The ‘div id=wrapper’ element is simply a container for the two elements that will be placed side-by-side. It may not need any of its own rules. Here’s an example of what we’re attempting (click to view the image full-size):


The ‘div id=main’ element contains the web page’s main content. We want it on the left. Using CSS terminology, we want it to ‘float left’. We also want it to have a flexible width. You simply have to do some basic arithmetic (and use paper-and-pencil) to lay out the content, using the dimensions of your content.

Here’s one example of the rules for ‘div id=main’:

#main {
  float: left;
  width: 80%;

With the ‘float: left;’ rule, the element will be positioned to the left of the elements that follow it.

The ‘aside’ element (or a ‘div id=sidebar’) follows ‘div id=main’ in the HTML source code, and will be placed beside ‘div id=main’. At a minimum, it needs a margin-left rule, but it may also need others:

aside {
 margin-left: 80%;


Later in the course, you will learn how to create more layouts for different configurations.


Other bits-and-pieces

In this section, other formatting and appearance issues are discussed.

Faculty profiles

The formatting and appearance ‘faculty profiles’ in ‘original.html’ needs improvement. Editing the HTML and adding rules will result in a better appearance. Here’s an example (but yours can look different):


Notice the new formatting. Each professor has their own rectangle. On the left of this rectangle, a photo. On the right, a name, and description. Here’s how this was done:

Each professor’s content was wrapped in a ‘div class=profile’ element, indented a small amount. Its initial rule was:

.profile {
  margin: 0 5%;

Also, the element surrounding the professor’s name was changed to h4 (it was a p before).

From the layout discussion above, it should be apparent that the image has been floated left. It also needs a small margin. Its initial rule was:

.profile img {
  float: left;
  margin: 0 2.0em 1.0em 0;

If you do just these tasks, you’ll be part way there, because the result will look similar to the following:


To fix that, the ‘.profile’ rule simply needs another definition to ‘clear: both;’.


Styling tables (and hyperlinks)

You must think about the width of an HTML table. It can be just wide enough to hold the data, but then the content is too close. You need some whitespace. It can also be the full width of the parent’s container, but that may cause too much whitespace. Ideally, it should be somewhere in between. You can choose a fixed width (if you can’t tolerate your table’s data being wrapped in a table cell), or a percentage width. For many tables, a width somewhere between 50% and 90% often looks fine.


Also, you should think about the appearance of the hyperlinks, and improve it. Here’s a strategy:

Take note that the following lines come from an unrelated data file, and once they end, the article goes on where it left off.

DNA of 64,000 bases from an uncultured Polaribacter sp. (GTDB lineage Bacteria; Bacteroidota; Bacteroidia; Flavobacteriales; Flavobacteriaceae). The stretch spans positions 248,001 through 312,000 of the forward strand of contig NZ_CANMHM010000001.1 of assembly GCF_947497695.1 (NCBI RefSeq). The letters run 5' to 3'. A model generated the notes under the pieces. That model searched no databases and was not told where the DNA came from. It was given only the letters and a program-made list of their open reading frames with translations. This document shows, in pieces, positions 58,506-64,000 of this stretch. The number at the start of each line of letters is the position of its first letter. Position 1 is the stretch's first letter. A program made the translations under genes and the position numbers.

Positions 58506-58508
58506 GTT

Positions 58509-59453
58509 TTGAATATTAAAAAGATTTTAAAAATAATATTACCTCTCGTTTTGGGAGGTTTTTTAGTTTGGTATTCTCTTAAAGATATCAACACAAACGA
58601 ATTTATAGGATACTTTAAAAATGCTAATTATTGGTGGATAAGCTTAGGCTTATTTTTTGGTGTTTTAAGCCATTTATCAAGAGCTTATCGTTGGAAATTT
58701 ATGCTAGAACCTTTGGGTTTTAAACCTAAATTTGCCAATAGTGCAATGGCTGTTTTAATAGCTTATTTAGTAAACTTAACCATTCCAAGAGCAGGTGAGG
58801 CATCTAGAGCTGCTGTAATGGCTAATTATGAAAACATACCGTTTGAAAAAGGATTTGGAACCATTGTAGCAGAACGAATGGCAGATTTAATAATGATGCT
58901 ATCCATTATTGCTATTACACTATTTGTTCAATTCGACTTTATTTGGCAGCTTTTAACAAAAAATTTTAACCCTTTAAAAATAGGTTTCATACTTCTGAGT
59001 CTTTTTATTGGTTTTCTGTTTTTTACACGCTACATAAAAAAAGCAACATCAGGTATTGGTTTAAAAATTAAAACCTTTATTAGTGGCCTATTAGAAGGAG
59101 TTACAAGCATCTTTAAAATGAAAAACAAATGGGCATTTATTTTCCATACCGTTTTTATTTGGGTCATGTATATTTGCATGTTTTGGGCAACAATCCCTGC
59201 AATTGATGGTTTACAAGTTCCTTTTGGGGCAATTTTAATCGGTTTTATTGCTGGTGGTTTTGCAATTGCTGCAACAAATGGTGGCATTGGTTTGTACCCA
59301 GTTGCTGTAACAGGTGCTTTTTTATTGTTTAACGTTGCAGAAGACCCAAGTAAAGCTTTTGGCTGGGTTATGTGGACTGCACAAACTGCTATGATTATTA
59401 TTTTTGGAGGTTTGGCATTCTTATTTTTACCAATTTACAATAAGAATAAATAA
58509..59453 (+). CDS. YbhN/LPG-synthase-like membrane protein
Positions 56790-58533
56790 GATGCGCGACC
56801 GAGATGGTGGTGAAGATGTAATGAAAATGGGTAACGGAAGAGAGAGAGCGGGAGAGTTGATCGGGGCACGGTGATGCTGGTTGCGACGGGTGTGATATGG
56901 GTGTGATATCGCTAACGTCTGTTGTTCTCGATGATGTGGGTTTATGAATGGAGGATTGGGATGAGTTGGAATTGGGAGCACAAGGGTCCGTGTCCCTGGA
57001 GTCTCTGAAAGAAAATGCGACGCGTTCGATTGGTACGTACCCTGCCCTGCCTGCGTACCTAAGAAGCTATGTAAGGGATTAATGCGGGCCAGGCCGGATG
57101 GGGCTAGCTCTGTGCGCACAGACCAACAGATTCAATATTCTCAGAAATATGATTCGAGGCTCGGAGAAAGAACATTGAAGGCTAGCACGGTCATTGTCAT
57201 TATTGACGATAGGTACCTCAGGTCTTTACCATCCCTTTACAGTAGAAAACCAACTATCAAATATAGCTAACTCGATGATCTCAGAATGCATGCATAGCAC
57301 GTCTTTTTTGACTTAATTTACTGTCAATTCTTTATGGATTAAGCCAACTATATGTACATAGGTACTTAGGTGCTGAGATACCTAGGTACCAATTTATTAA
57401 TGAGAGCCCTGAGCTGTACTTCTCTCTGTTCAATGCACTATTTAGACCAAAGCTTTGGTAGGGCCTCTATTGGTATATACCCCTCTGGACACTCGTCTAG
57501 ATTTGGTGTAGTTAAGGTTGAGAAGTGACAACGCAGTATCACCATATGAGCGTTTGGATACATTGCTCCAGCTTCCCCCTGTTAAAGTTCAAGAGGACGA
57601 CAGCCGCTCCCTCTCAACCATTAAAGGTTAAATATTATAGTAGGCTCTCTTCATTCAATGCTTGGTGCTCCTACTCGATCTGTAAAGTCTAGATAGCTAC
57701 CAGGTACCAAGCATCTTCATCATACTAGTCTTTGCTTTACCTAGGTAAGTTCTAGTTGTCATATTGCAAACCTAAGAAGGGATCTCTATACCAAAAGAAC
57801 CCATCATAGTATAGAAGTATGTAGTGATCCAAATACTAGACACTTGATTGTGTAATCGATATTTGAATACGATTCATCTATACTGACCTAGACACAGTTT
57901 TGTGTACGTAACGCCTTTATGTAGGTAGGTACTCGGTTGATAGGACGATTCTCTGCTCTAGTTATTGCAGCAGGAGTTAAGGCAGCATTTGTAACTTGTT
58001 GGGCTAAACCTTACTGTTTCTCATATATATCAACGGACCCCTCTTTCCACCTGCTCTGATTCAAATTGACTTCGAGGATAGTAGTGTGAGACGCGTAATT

1. set the link ‘color’ to something that complements your page’s visual appearance
  2. neutralize the appearance of links (‘a:link’ selector) and visited links (‘a:visited’ selector) by removing the underline, ‘text-decoration: none;’
  3. if you want an ‘active’ (i.e. in the process of being selected/clicked) link to have a different ‘color’, then add another rule

Also, if you want a hover effect (‘a:hover’ selector), you can do so. The following example shows the effect of a ‘background-color’ setting when the mouse pointer is over top of it (sorry, the mouse pointer doesn’t appear on the image):


Should you add a hover rule to the nav/menu? Probably. For best results, use a really specific selector, like ‘nav ul li a:hover’. If you do, here’s the result when the mouse is hovering over the “Home” item:



Image that’s inside an a (hyperlink) element

By default, an image that’s inside an a (hyperlink) element has a border around it. You will have to add a rule to remove the border. Use a specific selector (e.g. ‘a img’), so you don’t accidentally affect other images.

The OCAS image – and its container ‘a’ element – should also be on the right. Study ‘original.html’. It appears just above the paragraph elements under the “Application process…” heading.

Edit the HTML document to target the ‘a’ element correctly. You can do it with a unique identifier (e.g. ‘id’), or with a group (e.g. ‘class’) if you think that you may use the same strategy for other images on this or other pages.

Then, add a rule that will ‘float: right;’ (which means that the element will be positioned to the right of the elements which follow it).



How to submit your work

Save your “lab4″ folder in one single zip/compressed file (.zip or .7z).

Use My.Seneca (Blackboard), and locate the “Lab 4…” item in the “Assignments” area. Upload your work before the due date and time. (The link will disappear after that date/time.)